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E2W Coach Zoë Copley - Leaders Listen Up

E2W Coach Zoë Copley - Leaders Listen Up

Katie.Dix / 31 Mar 2021

We are delighted to introduce you to our newest coaching partner, Zoë Copley. Zoë focuses on enhancing clarity, impact and wellbeing with her clients. You can book your free introductory call with Zoë, to understand how she can support you with her coaching here

Zoe Copley - Leaders Listen Up

In one of his most often watched talks, Simon Sinek states that leaders are not in charge, they are responsible for the people in their charge. His thesis is that the core elements of leadership are empathy and perspective.

I was training some leaders recently on fostering cultures of inclusion and psychological safety. We all know when we feel safe to make mistakes, be ourselves and express our views freely. And we all know the fear of speaking up, feeling monitored and micro-managed, excluded; our views not welcome. I asked the participants to reflect on situations in which they had not felt psychologically safe, building up to the a-ha moment: to feel safe we need trust, and trust is built on empathy.

There was some nodding. Until someone spoke up – no doubt feeling safe to do so – and said: this makes sense, but empathy cannot be learned.

Empathy cannot be learned.

I don’t agree. I happen to believe that almost anything can be learned if we apply ourselves, make time, and are motivated enough.

Why would we be motivated towards empathy? For leaders who spend their days focused on corporate strategy, targets, P&L, metrics, shareholders’ expectations and cost cutting, empathy is not a job requirement. There may be a nod to it in the event of reductions in force, but that’s really an HR challenge. A lack of empathy is not part of the problem. It follows that empathic leadership is not going to be part of the solution.

Yet for leaders focused on managing risk and motivating and equipping their people to succeed, empathy is game-changing. Indeed, failure to see this is an expensive blindspot.

When managers and executives step out of those strategy and metrics meetings and turn their attention to their teams, to communicating the plan and getting those sought after results, their effectiveness and success is determined by exactly this rare and seemingly unlearnable trait. To say nothing of the value of empathy in winning and retaining clients and customers.


Study after study evidences the value of psychological safety in driving results, innovation, collaboration, employee retention and wellbeing. Regulators, consultants, positive psychologists, behavioural scientists, anthropologists, executive coaches and ted talkers speak of it often. Yet somehow, despite all the evidence, studies and research, across multiple industries, sports teams, healthcare and education, the connection between the environment in which our people work and the outcomes and results, is still not really understood, on the ground by leaders and managers.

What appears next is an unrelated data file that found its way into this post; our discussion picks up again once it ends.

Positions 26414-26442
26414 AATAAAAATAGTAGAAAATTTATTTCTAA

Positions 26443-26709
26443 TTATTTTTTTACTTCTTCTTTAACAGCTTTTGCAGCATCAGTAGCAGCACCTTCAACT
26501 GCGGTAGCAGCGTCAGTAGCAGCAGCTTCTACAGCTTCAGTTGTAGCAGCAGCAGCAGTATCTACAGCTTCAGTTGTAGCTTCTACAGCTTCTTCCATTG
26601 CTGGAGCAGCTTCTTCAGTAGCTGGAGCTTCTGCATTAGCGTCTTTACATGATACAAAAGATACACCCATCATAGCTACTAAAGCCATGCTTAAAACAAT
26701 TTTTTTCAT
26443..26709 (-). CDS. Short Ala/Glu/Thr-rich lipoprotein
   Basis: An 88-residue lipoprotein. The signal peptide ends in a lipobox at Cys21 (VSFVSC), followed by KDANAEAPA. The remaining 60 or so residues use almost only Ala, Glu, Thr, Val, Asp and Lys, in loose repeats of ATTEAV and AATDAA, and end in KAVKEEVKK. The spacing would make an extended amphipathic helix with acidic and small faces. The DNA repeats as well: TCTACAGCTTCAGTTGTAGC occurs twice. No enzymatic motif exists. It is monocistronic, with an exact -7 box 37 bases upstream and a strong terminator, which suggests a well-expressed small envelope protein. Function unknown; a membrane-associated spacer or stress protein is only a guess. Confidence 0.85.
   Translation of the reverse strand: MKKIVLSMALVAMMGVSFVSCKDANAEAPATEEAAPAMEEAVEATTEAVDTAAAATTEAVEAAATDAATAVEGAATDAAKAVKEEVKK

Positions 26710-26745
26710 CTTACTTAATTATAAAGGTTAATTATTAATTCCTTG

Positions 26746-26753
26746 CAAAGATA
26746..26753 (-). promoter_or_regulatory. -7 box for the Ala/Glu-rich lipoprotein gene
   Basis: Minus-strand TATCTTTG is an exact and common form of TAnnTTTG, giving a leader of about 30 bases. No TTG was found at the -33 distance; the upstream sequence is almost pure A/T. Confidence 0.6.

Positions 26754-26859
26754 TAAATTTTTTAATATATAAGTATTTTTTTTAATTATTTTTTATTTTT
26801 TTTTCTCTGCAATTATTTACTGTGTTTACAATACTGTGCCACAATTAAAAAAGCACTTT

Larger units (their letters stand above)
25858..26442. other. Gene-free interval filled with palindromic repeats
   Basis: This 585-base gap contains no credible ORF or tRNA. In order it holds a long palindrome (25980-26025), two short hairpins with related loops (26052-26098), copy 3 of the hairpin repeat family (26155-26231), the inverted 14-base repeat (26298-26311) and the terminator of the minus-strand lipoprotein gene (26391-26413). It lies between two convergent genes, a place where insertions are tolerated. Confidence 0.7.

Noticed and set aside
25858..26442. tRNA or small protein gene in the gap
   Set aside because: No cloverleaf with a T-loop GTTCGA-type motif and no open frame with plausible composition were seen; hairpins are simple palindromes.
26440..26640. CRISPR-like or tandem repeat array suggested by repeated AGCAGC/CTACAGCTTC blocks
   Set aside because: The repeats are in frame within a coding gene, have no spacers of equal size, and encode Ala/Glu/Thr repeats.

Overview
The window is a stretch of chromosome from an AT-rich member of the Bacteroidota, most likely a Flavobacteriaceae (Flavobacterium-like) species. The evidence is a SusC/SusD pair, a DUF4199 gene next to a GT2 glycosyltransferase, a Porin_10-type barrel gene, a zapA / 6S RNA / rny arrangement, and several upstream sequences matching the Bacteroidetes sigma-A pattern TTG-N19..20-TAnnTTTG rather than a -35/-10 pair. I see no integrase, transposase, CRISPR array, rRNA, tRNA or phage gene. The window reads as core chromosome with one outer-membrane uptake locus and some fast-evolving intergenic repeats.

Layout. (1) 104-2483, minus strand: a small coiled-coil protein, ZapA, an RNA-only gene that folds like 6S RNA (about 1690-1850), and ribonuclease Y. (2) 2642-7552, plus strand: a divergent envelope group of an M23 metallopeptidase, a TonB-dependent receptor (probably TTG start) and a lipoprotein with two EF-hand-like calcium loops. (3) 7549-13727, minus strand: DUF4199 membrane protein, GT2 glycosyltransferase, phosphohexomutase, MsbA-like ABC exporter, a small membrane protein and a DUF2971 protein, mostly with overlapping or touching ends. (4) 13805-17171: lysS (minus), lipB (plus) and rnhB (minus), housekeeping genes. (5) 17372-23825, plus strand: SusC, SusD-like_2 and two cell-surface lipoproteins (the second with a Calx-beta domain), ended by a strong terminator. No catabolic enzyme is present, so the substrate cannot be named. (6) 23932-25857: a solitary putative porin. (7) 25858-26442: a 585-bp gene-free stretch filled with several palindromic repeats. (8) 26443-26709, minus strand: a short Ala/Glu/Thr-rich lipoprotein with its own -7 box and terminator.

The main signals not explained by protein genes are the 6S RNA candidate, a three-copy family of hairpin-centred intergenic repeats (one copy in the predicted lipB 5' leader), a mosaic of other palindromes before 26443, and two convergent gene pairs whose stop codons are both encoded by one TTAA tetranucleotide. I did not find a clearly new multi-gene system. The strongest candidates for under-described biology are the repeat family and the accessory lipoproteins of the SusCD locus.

To get results and grow our business, we have to equip and enable our people to perform, thrive and learn. It’s not enough to have skills of setting strategy and targets, gathering resources and executing on tasks, while leaving the “soft” stuff to someone else. A target does not foster learning. A strategy is not the bedrock of innovation.

There are no results without the people. The people doing their jobs while fending off burnout, home schooling their children, caring for their ageing parents, nursing their pain and grief and anxiety between calls.

So what do we need to do better?

Surely taking some personal responsibility, holding a mirror up to ourselves and questioning whether our own behaviour and interpersonal style engenders trust and inclusion is the first step.

Then, avoiding words that might undermine our sense of power and security, be seen as too soft, or connote a special gift that we lack, let’s boil it down to Sinek’s definition: empathy is listening to understand.

Listening and curiosity. With a modicum of humility.

These may not be everyone’s strengths, but they are learnable, teachable. In fact, are they not inherent and natural, present in every child?

It’s time to relearn the skills of listening and curiosity. It’s time to practice these skills at home and at work. Instead of asking people to speak up, the onus is on us to listen and understand.

In the words of Churchill: "Courage is what it takes to stand up and speak; courage is also what it takes to sit down and listen."

Zoe Copley 

Simon Sinek:

Project Aristotle:

For resources on listening:

McKinsey report on the impact of the pandemic on women in the workplace:

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